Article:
We spent the Cold War in perpetual fear that the U.S. and U.S.S.R. would start an intentional nuclear conflict. The truth is, we came far closer to blowing ourselves up with nuclear weapons than we ever came to WWIII.... The Russians either lost a nuclear sub, lost a sub with nuclear weapons on board, had a nuclear sub's reactor melt down, or all three roughly every other week.... The sad lesson is that we have less to fear from naked aggression than we do from incompetence and bad engineering.
I don't mean to diminish the danger of nuclear accidents, and certainly there was a learning curve involved here - a very dangerous learning curve (it's notable that all the incidents listed occurred between 1950 and 1979, and all the ones in which radiation was released occurred before 1966). But Grabianowski betrays his own politics with some of these claims. How can he know we came "closer to blowing ourselves up than to WWIII"? There were several incidents that came close to sparking WWIII, too - which was "closer"?
It's tempting to think that, as close as some of these engineering mishaps were, they actually weren't as close as the author thinks. Grabianowski himself points out that the Russians had accidents all the time that never had the dire consequences he imagines (other than Chernobyl). That strikes me as evidence that nuclear engineering is not as prone to actual disaster scenarios as the author thinks.
Grabianowski's closing quote, that we have less to fear from aggression than from incompetence, is utter nonsense. Even restricting our historical view just to nuclear weaponry, it's hard to ignore the fact that far more people have been killed by atomic weapons than by atomic accidents. In fact, it's possible that more people were killed on 9/11 than by Chernobyl, the worst nuclear accident in history. (Wikipedia says: "It is estimated that there will ultimately be a total of 4,000 deaths attributable to the accident, due to increased cancer risk." But these estimates are notoriously unreliable, and impossible to prove. In any case, the numbers are comparable.) The twentieth century witnessed hundreds of millions die as a result of naked aggression, and two or three orders of magnitude less due to engineering mishaps.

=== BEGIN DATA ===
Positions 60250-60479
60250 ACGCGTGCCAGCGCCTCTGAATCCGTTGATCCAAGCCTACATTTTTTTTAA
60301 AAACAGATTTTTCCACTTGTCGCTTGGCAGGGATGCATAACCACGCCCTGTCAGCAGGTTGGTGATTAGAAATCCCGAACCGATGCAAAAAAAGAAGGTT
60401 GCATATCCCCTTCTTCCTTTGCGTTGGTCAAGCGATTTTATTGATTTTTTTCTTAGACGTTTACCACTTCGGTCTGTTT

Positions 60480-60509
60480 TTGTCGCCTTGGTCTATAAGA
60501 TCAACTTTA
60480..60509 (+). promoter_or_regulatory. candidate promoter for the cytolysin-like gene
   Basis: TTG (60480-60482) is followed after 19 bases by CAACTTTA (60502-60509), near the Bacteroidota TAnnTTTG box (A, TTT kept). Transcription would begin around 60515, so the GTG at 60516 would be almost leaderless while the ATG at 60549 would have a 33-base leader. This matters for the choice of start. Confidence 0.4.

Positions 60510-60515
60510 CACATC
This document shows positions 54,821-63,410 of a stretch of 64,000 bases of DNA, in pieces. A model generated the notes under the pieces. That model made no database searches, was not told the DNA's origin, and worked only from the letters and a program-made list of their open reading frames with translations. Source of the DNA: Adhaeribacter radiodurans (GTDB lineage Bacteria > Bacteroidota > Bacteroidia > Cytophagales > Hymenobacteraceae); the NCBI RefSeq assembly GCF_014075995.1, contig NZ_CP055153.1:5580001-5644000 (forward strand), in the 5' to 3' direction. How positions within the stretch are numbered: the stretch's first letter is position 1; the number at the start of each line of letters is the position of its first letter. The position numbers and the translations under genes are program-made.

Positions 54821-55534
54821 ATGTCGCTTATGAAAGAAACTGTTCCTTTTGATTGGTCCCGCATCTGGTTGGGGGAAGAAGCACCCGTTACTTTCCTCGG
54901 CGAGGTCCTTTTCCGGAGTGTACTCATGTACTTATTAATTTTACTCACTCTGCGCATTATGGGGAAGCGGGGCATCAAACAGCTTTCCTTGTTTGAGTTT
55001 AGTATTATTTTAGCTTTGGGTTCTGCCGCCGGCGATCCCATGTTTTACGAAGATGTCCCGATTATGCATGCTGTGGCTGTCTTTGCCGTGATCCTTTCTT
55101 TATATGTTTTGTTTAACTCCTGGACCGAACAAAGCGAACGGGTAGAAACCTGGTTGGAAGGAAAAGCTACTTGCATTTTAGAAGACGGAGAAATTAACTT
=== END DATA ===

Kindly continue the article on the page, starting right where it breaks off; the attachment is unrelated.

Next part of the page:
The numerical comparison demonstrates the absurdity of the claim. But the philosophy behind it is also wrongheaded. Does Grabianowski believe that our military is more dangerous in peacetime than it is valuable in wartime? Having a nuclear-armed military runs the risk of accident. Building and operating nuclear power plants runs similar risks. But in both cases, there is significant return on this investment. In the field of nuclear technology, it is much easier to imagine disaster scenarios than to actually find them.
We should be cautious, but not allow our caution to stop us moving at all. Doing nothing, or worse, doing the wrong things, also runs risks. Suppose the Global Warming people are right. Then we should be building nuclear plants at breakneck speed. The risk of accident should be overwhelmed by the risk (according to the most dire claims of the Warmingists) of warming. But in many cases those very environmentalists block nuclear power, preferring pie-in-the-sky plans involving solar or wind power. The result is what no one wants: ever greater dependency on fossil fuels.
Grabianowski probably was not thinking all of these things when he wrote the article. I have no reason to believe that he is a nuclear-power-protesting environmentalist. Nonetheless, his article feeds a nucleophobia that we as a society must learn to get over.